The Environment Minister has defiantly said she will not wait until the report of an inquiry before aerial shooting is used to cull rapidly exploding brumby numbers.
Environment Minister Penny Sharpe will not wait until an upper house inquiry completes its inquiry to begin culling brumbies in Kosciuszko National Park.
Ms Sharpe and National MP Wes Fang came to blows during budget estimates on Thursday over the controversial measure to reduce the exploding number of feral horses, which threaten the park’s ecosystem and damage the habitat of critically endangered native species.
Asked if Ms Sharpe would “commit to not killing a brumby by aerial culling” until the inquiry delivers its final report, the minister offered a blunt: “No, I won’t”.
“The longer we wait, the more horses are going to need to be killed,” she said.
“I want to minimise that number … The short answer is no.”
The minister also said the upper house committee had received 11,002 submissions, with 83 per cent of those that addressed the aerial shooting in support of the option.
Mr Fang, however, maintained his view.
“I know it should be a very quick inquiry. I don’t understand why you’ve got to kill these horses,” he said.
Questions were also raised over the disposal of dead carcasses. Aerial shooting on feral horses was last used during the Guy Fawkes River National Park cull in 2000 and was quickly banned after horses were found brutally injured.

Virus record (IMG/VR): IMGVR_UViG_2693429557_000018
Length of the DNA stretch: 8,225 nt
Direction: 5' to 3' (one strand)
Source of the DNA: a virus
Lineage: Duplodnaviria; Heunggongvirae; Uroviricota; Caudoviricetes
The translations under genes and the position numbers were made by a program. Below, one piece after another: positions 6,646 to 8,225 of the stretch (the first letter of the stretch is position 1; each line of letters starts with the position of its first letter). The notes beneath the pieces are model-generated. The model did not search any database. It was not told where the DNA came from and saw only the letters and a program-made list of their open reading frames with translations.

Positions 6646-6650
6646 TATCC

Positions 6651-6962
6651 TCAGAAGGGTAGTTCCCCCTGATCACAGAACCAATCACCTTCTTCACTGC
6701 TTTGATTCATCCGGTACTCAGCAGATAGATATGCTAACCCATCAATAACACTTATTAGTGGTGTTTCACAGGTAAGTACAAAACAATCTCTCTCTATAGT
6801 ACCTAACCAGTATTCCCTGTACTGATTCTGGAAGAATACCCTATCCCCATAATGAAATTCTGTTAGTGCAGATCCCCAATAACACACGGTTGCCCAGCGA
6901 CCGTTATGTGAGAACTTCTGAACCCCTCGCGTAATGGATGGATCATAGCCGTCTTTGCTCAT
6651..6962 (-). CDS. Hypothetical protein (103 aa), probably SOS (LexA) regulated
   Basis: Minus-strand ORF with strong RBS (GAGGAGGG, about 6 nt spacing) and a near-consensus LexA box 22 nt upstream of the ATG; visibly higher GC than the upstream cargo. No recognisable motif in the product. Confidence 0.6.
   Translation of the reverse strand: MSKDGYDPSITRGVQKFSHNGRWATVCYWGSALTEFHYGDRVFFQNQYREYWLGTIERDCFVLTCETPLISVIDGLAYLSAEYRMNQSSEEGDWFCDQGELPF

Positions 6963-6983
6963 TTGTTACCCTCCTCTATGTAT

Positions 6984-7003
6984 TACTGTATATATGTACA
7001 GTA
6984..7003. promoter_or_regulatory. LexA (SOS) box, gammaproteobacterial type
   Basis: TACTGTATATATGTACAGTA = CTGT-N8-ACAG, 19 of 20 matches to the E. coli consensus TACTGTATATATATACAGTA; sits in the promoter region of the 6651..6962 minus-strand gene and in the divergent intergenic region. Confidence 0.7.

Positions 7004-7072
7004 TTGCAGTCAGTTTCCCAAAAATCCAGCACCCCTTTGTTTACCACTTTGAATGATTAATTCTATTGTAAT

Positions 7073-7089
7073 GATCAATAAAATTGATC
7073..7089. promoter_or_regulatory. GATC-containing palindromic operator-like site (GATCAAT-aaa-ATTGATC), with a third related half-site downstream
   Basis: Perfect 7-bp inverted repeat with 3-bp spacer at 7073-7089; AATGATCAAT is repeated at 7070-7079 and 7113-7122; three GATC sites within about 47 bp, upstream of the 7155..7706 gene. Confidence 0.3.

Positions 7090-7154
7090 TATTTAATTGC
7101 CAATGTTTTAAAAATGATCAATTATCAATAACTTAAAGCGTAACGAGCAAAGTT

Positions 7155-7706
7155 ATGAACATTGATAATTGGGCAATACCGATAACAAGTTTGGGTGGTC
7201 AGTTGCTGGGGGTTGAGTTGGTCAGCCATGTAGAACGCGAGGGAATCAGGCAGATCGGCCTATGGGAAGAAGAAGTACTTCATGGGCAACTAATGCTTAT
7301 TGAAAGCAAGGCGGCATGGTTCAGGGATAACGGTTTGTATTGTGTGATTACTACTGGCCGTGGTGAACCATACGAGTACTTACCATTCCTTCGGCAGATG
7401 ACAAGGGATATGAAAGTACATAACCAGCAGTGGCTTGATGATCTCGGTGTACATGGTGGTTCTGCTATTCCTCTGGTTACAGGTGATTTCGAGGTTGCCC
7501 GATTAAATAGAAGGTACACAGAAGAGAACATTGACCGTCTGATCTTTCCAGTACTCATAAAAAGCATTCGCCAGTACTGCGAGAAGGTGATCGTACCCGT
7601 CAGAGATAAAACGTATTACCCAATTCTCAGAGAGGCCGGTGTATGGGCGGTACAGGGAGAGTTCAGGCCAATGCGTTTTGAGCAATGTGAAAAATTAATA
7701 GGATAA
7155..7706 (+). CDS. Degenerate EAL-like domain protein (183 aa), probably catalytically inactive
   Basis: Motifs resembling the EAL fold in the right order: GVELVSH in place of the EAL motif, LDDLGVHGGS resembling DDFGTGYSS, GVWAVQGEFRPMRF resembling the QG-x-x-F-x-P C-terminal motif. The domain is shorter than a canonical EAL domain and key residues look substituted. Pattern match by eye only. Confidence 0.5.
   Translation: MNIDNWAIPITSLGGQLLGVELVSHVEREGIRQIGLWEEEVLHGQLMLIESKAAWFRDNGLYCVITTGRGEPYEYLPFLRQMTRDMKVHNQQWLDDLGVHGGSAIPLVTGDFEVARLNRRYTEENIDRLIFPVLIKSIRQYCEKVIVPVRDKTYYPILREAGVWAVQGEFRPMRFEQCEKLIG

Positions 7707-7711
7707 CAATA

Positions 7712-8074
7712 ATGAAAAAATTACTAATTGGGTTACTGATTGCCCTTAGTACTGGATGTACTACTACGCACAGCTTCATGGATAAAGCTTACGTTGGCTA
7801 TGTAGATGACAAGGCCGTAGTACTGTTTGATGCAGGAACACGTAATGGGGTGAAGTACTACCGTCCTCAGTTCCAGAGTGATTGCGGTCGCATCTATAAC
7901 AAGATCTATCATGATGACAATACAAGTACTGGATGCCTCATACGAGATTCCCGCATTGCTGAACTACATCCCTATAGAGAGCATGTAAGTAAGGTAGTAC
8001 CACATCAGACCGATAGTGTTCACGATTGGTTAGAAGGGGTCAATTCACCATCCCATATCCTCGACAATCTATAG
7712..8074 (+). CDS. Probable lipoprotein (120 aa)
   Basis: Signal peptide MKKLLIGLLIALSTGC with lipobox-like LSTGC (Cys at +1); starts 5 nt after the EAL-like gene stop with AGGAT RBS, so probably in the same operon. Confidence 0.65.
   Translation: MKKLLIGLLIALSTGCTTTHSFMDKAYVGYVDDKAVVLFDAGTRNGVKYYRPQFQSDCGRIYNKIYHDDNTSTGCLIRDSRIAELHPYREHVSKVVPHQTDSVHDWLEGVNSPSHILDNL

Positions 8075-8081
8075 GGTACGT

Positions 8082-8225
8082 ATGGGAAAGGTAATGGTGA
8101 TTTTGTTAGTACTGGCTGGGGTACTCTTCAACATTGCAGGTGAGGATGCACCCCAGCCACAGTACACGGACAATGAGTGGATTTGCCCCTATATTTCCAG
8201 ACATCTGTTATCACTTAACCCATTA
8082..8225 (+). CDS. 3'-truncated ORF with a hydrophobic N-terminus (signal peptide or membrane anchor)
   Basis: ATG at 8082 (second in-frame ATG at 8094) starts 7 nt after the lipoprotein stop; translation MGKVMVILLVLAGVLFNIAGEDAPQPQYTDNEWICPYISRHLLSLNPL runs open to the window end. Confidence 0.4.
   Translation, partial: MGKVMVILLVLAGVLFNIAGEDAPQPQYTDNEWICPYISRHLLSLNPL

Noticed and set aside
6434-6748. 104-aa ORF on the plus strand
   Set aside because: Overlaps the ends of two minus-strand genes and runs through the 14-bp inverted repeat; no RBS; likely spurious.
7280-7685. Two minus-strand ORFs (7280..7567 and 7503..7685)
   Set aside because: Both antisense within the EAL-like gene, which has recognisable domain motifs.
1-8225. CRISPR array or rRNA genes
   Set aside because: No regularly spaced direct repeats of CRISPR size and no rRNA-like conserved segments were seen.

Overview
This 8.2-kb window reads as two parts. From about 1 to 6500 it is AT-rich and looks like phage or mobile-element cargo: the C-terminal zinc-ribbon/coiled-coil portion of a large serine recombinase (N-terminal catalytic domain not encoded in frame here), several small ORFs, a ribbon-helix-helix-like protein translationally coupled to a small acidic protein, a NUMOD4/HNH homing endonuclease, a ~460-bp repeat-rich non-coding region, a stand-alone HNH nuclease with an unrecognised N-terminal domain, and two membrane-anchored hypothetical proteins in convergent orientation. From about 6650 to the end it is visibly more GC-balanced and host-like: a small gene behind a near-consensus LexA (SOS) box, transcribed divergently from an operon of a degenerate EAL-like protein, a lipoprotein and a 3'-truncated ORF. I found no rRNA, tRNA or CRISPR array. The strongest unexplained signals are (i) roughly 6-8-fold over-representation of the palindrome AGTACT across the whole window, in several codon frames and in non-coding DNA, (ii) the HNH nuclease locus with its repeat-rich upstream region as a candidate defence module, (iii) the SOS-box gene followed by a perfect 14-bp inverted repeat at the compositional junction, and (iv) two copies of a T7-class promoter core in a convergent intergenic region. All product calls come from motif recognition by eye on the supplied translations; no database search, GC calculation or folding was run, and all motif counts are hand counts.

Ms Sharpe said while most carcasses would be left “in situ”, they will be moved away from waterways and high traffic areas.
On Friday, the government announced it will move to amend the Kosciuszko National Park Wild Horse Heritage Management Plan to allow aerial shooting to be used as a method to control the population, with NSW legally required to reduce the population to 3000 by mid-2027.
While the revised 2023 count will be released later this year, 2022 figures suggest there were more than 18,800 horses in the park.
Challenge for NSW to meet 2030 emissions target
During Thursday’s inquiry, Ms Sharpe also acknowledged it will be challenging for the state to halve its carbon emissions by 2030.
As it stands, NSW has reduced it emissions by 18 per cent on 2005 levels, with the government moving to legislate an ultimate goal to reach net-zero carbon emissions by 2050.
However, the target is hampered by wind and solar renewable energy zones in the Orana and New England regions being delayed until 2027-2028, which could exacerbate the state’s reliance on coal.
Giving evidence at budget estimates on Thursday, Ms Sharpe said she was “absolutely committed” to the emission reduction targets but “more work” was needed.
“If you look at it, I think we’ve only reduced (emissions) by about 18 per cent from 2005 as we sit here today,” she said.
“In relation to the modelling that we have, this is a big task and we need to make sure that we keep on with it.”
Ms Sharpe acknowledged there was “bipartisan support” around NSW reaching its targets; however, she said a “whole of government approach” was needed.